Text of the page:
WASHINGTON — Rising religious intolerance threatens the unity of Myanmar, a senior U.S. official said Friday, as the former pariah state prepares for landmark Nov. 8 elections.
Top diplomat for East Asia, Daniel Russel, criticized the election commission's disqualification of dozens of parliamentary candidates, mostly minority Muslims, and the disenfranchisement of hundreds of thousands of stateless Rohingya, who were allowed to vote in previous elections.
Russel said the current government needs to "push back against the infusion of religious intolerance in the political scene."
Myanmar is predominantly Buddhist and has seen an upswing in religious nationalism. Sectarian attacks and discrimination against Muslims have marred the nation's shift from decades of direct military rule — a democratic transition that has gotten strong diplomatic support from Washington.
Russel, who visited the Southeast Asian nation last week to discuss the election preparations, spoke of a "worrisome trend toward allowing the voices of religious extremism to speak unchallenged, to use hate speech."
He noted that the government of President Thein Sein has striven to forge peace with ethnic armed groups — a nationwide cease-fire may be signed by next month — and it would be ironic if the country also known as Burma now became divided along religious lines.
"The election process, like the peace process, is part of Burmese people's quest to create a national identity whether it's under the label of Burma or Myanmar. They can't do that if the religious minorities are vilified and excluded," he told reporters after addressing the Carnegie Endowment for International Peace think tank.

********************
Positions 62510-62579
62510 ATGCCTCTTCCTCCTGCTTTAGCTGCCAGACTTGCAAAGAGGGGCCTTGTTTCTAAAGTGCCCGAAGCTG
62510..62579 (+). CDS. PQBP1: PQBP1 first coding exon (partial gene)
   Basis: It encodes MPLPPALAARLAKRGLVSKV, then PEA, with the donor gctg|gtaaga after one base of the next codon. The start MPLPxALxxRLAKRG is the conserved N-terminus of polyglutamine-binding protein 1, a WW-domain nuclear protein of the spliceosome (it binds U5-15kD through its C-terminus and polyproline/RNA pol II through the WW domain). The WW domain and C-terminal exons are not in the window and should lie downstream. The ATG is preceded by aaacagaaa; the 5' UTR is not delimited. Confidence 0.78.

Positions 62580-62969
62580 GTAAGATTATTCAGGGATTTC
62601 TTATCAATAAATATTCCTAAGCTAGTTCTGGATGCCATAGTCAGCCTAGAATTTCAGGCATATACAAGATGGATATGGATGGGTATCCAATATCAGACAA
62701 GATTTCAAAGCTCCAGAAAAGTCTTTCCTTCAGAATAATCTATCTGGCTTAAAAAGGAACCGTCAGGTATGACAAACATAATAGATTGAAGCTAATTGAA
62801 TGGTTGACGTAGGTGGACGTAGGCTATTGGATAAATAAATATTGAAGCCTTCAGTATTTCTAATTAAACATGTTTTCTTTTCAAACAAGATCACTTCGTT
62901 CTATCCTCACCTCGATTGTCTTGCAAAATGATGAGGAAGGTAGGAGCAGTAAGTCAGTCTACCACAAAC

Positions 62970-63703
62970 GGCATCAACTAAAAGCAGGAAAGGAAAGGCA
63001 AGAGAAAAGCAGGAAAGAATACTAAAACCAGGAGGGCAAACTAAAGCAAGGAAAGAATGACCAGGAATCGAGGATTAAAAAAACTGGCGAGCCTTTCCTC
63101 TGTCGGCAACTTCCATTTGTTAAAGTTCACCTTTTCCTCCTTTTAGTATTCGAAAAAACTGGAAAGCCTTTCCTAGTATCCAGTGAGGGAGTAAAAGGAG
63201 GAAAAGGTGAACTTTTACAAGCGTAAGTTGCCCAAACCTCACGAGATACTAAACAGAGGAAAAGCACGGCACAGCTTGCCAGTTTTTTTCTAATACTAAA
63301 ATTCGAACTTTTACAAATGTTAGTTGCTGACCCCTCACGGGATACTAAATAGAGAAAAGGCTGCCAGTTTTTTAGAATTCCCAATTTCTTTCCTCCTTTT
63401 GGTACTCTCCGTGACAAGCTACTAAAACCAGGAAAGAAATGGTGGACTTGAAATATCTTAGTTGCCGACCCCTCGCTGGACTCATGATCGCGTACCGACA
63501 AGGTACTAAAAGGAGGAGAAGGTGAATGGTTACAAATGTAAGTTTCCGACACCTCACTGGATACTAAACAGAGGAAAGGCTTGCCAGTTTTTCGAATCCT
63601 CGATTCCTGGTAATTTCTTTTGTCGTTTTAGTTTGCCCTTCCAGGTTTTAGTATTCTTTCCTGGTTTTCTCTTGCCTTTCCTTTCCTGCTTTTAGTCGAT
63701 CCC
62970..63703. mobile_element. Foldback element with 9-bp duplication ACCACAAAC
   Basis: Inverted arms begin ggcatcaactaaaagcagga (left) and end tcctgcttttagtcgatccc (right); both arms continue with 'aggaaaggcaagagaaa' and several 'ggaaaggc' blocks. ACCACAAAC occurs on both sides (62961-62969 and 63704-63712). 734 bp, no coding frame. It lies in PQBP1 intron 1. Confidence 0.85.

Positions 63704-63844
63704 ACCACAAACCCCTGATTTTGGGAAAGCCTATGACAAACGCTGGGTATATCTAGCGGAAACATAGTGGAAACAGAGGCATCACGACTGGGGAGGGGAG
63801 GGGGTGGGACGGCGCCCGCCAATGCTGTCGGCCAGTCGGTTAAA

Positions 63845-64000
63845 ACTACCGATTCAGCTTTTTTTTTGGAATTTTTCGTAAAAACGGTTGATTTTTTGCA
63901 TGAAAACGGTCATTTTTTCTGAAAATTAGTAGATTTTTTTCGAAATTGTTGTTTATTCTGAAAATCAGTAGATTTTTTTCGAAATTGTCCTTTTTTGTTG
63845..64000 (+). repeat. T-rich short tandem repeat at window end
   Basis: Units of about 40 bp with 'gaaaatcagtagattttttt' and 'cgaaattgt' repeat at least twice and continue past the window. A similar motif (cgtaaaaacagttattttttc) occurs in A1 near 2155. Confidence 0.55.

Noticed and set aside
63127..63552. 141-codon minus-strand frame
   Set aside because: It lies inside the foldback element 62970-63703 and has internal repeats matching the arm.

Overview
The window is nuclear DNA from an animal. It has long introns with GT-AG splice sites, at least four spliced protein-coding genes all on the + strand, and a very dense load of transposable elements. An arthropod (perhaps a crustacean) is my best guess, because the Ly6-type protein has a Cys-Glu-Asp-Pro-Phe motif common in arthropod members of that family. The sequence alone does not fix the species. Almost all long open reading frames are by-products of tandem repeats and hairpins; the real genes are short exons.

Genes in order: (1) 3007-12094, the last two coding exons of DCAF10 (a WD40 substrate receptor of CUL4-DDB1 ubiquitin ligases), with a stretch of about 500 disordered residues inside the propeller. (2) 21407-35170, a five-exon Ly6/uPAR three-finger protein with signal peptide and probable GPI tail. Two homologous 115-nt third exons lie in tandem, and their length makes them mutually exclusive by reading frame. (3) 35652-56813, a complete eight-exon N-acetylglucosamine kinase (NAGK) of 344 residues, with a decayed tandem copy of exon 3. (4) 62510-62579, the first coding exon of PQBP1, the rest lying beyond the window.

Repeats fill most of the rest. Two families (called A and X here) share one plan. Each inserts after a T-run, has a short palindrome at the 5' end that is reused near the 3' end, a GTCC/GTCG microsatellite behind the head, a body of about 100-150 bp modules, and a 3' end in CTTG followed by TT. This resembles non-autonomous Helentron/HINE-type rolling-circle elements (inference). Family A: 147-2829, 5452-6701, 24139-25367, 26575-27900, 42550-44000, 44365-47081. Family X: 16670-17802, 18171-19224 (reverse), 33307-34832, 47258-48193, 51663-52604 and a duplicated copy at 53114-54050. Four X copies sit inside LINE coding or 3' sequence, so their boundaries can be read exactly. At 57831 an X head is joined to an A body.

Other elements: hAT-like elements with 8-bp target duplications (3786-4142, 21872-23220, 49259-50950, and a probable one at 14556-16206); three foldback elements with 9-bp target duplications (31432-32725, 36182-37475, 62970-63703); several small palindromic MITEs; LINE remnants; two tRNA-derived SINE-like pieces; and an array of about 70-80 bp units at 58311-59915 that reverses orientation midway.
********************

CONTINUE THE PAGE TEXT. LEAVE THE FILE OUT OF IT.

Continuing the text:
But despite the problems, Russel said the elections can be a significant step forward in Myanmar's transition.
Russel said non-government groups in Myanmar say the election preparations have been transparent and the vote will be "genuinely contested."
The pro-military ruling party faces a stiff challenge at the polls from party of opposition leader and former political prisoner Aung San Suu Kyi, who is widely respected in Washington. In all, more than 90 political parties are contesting for parliamentary seats.
Russel said he told Myanmar officials that it was essential that all parties, including the military, abide by the election results and the formation of new government in early 2016.
In 1990, the military refused to cede power after Suu Kyi's party won by a landslide.
Russel said the United States has a "huge interest" in the success of Myanmar and vowed continued U.S. support as the nation continues political and economic reforms.
The Obama administration in 2012 normalized diplomatic relations and eased sanctions, but initial optimism has dampened as reforms have slowed.